Why do i say this?
I say this because in a time of exponential growth, it's nothing short of retarded to resort to these measures instead of trying really hard to get ubiquitous gigabit internet access across the nation.
The US did this very well back when the freeways were conceived, which helped them leapfrog other countries.
And now, with a project that isn't nearly as complex as national roads and freeways the US is letting other countries with far less money than them, be in the forefront of this crucial infrastructure.
But, the Telcos will fail, no matter how hard they try to bring back the old business model it won't work, at least not for a long time.
But in the meantime, i feel bad for the people that are stuck with these Canadian and American companies (or any other country that has decided this is the future, completely ignoring exponential growth)
| |Jon J
said by pnh102:When my reported usage quadrupled according to them I spent over an hour on the phone and spoke with three ATT reps none of whom were able to prove the usage they claimed. In fact, their attitude was that their word is law, they have to justify nothing and we (the customers) have no redress.
How will customers be able to verify that AT&T isn't lying to them about their consumption? Will government hold AT&T accountable if it mistakenly applies overages to customers' accounts when it is not warranted?
| |AVDRespice, Adspice, ProspicePremium
Re: terrestrial broadband
said by C_Chipperson:which has no meaning in terms of the OP, since ATT has no significant retail celestial services.
Technically "Terrestrial" includes anything that is not delivered directly by satellite (including 3g/4g)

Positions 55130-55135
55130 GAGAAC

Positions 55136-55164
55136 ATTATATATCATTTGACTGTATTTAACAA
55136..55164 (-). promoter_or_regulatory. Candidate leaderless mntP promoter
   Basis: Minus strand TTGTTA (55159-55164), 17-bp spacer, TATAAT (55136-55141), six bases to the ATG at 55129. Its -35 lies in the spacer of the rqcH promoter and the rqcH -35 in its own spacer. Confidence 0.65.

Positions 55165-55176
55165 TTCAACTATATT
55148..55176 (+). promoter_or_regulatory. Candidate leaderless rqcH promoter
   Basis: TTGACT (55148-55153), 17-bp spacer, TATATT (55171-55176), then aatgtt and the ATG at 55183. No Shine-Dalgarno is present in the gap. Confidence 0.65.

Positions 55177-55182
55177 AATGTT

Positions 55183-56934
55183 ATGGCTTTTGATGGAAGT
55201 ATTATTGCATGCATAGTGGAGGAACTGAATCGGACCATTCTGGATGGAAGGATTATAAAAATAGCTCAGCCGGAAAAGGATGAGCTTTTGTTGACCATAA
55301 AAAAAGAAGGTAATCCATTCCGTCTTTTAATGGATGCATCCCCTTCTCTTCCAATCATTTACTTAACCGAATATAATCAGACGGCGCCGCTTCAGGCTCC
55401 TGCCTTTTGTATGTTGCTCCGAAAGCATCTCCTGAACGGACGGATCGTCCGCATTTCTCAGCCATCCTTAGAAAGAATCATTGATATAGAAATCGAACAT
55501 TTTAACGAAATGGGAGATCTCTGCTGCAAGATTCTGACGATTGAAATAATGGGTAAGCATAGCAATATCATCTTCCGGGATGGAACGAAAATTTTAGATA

Standard disclaimers apply.
Atomic batteries to power. Turbines to speed.
| |r81984Fair and BalancedPremiumReviews:
said by hottboiinnc:I have had unlimited internet since 1995.
Sorry. The Gov't has NO control over the internet. Been said and been sued over this. Time to move on. TWC has caps already so why not ATT? At least ATT discloses their caps unlike TWC who says "more than normal usage". In ALL of their TOS/AUPs. But their customers are blind and believe everything a piss ant CSR tells them. When the Customer clearly agreed to the cap when signing up and activating that modem for the first time.
I have used ATT dsl for about 11 years.
I never agreed to caps.
BTW the government/american people did heavily subsidize the building of the internet with our tax dollars.
The costs of the network are almost 100% fixed especially when ATT is a tier 1 isp (aka their network technically is the internet). It makes no sense to make people who use their connection more to pay to bury the lines and pay for the equipment to hook up people who barely use their connections.
Caps make no sense for internet.
Your behavior is inconsistent with your desire to be treated like everyone else.
Correction Overage is $10/50GB, not $10/GB as mentioned in the version of the article I'm seeing.
Still sucks, though.
Also noticed that the historical daily bandwidth measures from January, February, and March dissappeared wen I went to check my usage recently, leaving only the monthly aggregate amounts.
More Providers Needed When companies start acting like this, it's obvious there's not enough competition. Time and time again, we see this type of behavior... The big get bigger, set up their territories, corner the market or collude with what little competition is left (usually with another bully on the block). It's then they squeeze the customers for whatever they can get away with.
Sure, we can cancel our service and go without, but it doesn't fix the initial problem unless there's a big collective push by citizens for change. So they (corporate bullies) slowly introduce things like metered billing with high caps to get us used to the thought, and push forward by slowly lowering the caps and increasing (or creating) fees...
Comcast just bought NBC, and AT&T is trying to put it's fangs into T-Mobile. Without a doubt, there's room for more competition.
Edit: Removed boiling frog analogy. Thanks for the snopes article! Rant still stands...